Pulled Pork Carnitas

1 pork shoulder (Boston Butt)Nice carnitas spread...
[I prefer bone in and the size is really about how many people you need to feed and how long a cook you are willing to undergo. Remember it is about 2 hours per pound plus 1-2 hours off FTC* rest if you have the time . I’ve used this recipe for shoulders from 4-8+ pounds. When pork shoulders go on sale at my butcher I generally will buy one full shoulder and a second that I have cut in half resulting in two around 4 pounds. If asked nicely they will vacuum seal them for me so they can go straight into the freezer if necessary.]

Marinade & Injection
3 cups orange juice (of course fresh squeezed is best but I end up using good quality pre-made 100% orange juice)
2 cups lime juice (I have used both fresh squeezed and bottled)
8 cloves garlic

Spice Rub:
3 Tablespoons Chili Powder
1 Tablespoon Kosher Salt
1 Tablespoon Ground Black Pepper
1 Tablespoon Ground Cumin
1 Tablespoon Ground Coriander
2 Teaspoons Garlic Powder
1 Teaspoon White Pepper
1 Teaspoon Cayenne Pepper

For The Mop and Sauce:
1 12 oz bottle of dark beer (the latest cook I used a craft Maple Syrup Porter which worked awesome)
3/4 cup fresh squeezed orange juice
1/4 cup cider vinegar
1/4 cup canola oil
4 cloves garlic, minced
2 Tablespoons of the Rub

Depending on the size of your shoulder and the length of cook you are either going to start the cook super early in the morning or the night before. Below is assuming you have a 4-5 pound shoulder and are going for about 7-10 hours. Therefore you can start super early… [My last cook was a 4.25 pound, bone-in half shoulder which took exactly 2 hours per pound at 8.5 hours.]

The day before the cook…
Sometime during the day before, inject the marinade throughout the shoulder. Remember to drape a paper towel over when injecting so you don’t spray marinade all over the place. After injecting pierce the shoulder all over to let the marinade work its way in. I use a metal kabob skewer or you can use the needle from your meat injector. For marinating Depending on the size of your shoulder you can use a large soup pot or if it’s a half shoulder a large Ziploc bag will work. Even if the shoulder is fully submerged but especially if it isn’t, turn it in the pot/bag leaving it in the fridge before heading to bed for the night.

The morning of the cook:
Prep the smoker: Set up the smoker/grill for indirect heat at 230°-240°. Optional: If you like using smoke then I would suggest pecan and/or apple chunks soaked and drained. For most of my cooks I don’t use additional smoke.

Discard marinade and rinse the roast off and pat dry with paper towels.

Make the rub by mixing together all the ingredients in a bowl and set aside 2 tablespoons for the sauce. Pat the rub all over the roast and let sit while your smoker temp stabilizes. Pro-Tip: Make the rub in a large batch and keep the extra in a large, used spice container. That way you can just throw it in the freezer and when you need it you can shake it up.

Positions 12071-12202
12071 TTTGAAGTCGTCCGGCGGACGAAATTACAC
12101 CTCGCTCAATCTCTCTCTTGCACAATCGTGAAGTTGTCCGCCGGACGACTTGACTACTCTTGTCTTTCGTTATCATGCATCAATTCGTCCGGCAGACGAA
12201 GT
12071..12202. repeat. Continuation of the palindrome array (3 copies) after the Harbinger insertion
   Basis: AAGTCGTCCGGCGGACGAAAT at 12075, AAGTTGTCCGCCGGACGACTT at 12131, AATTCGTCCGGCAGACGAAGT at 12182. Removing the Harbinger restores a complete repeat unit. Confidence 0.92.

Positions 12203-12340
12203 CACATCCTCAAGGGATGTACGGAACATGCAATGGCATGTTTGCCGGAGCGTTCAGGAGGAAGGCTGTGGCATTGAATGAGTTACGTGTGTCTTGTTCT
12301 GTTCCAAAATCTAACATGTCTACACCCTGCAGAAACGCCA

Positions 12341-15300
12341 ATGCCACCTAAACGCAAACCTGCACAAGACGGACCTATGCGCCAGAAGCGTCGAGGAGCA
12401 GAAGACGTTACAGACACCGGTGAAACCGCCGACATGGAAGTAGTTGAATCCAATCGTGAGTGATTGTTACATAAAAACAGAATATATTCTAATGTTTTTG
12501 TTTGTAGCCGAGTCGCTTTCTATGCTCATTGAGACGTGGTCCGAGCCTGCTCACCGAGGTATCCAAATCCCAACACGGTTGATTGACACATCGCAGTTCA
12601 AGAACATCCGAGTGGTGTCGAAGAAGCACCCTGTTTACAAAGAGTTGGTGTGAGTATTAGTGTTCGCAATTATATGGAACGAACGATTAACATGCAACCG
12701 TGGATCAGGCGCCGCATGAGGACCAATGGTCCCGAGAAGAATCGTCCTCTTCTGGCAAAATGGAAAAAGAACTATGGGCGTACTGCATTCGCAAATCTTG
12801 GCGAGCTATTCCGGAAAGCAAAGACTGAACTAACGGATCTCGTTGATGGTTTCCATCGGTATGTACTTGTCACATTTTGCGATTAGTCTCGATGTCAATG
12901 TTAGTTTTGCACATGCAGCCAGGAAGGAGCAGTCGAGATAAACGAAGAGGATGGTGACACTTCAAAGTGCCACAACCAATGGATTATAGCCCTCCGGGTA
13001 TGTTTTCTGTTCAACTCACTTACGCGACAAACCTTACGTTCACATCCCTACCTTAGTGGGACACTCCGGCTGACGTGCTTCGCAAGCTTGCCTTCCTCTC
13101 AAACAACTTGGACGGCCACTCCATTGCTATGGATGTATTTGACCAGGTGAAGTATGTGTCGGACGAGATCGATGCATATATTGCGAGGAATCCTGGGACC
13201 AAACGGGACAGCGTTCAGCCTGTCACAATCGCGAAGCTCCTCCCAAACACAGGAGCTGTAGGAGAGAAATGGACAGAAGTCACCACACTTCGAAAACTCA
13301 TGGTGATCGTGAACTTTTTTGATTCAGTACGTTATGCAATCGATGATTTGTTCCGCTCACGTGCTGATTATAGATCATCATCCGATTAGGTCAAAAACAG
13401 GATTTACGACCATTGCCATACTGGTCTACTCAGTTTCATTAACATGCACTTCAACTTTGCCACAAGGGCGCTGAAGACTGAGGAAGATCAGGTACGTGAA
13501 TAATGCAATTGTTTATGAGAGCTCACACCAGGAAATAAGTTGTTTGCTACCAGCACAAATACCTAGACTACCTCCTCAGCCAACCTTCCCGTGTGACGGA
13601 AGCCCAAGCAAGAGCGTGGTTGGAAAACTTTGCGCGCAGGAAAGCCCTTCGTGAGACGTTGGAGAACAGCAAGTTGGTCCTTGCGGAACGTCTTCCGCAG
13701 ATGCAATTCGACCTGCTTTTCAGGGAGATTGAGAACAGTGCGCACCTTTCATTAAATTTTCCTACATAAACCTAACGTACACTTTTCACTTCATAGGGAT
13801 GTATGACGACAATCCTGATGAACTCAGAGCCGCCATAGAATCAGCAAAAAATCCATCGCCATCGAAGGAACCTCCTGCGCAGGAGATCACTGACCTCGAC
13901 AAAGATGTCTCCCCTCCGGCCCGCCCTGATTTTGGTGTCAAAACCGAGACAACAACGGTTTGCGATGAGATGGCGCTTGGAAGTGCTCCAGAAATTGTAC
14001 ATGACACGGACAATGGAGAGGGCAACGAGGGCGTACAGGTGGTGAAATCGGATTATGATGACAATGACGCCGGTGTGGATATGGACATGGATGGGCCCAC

Make the mop sauce – mix all ingredients together and set aside about ½ -1 cup (depending on size of shoulder) for later when the meat is done to use as a finishing sauce.

The Cook:water bowl for moisture
The cook will last about 1.5-2 hours per pound depending on how much the temperature varies and if it is bone-in or not. (at 230° I have found it reliably takes a solid 2 hours per pound) This is where you really need a remote thermometer probe. I also like to put a small stainless bowl of water in the cooker for the duration of the cook.You want the shoulder to get to 195°. If you have never made pulled pork before that number might scare you. You will also be tempted to crank the heat when you hit the “stall” around 160°. It will sit there at around 160° for what seems like forever but be patient. Don’t succumb to the temptation. Also, don’t keep opening the lid to check on it… “If you are looking, you’re not cooking”

basting on the mop sauceDuring the cook and after about an hour and half, liberally mop the roast with the mop sauce about every 45 minutes to an hour. When the internal temperature reaches 195° you will want to pull that sucker off for some FTC time. (note: make sure that your temperature probe is in solid meat and not one of the fat pockets. This is one reason I like using two thermometer probes.)

*FTC time: FTC stands for Foil, Towel, Cooler. Wrap the shoulder in foil, wrap in a towel and throw in an empty cooler for 45 minutes to an hour.

Final Prep:pork ready for pulling

Shred that pork with a couple of forks. If the pork didn’t quite get up to that 195° and isn’t pulling easily then grab a big knife and make yourself some chopped pork carnitas…

Pour the set aside mop sauce over the shredded pork. You don’t need to use it all, pour it on in parts making sure you don’t drown it.

Simple flour or corn tortillas, sour cream and guacamole and you are done. Enjoy. Do this right and make some Greatest Guacamole for this.pulled pork - yum, yum, yum

Personal preference note: I really like to use the smaller corn tortillas. I heat up a small cast iron pan with some oil in it and heat the corn tortillas. Awesome.

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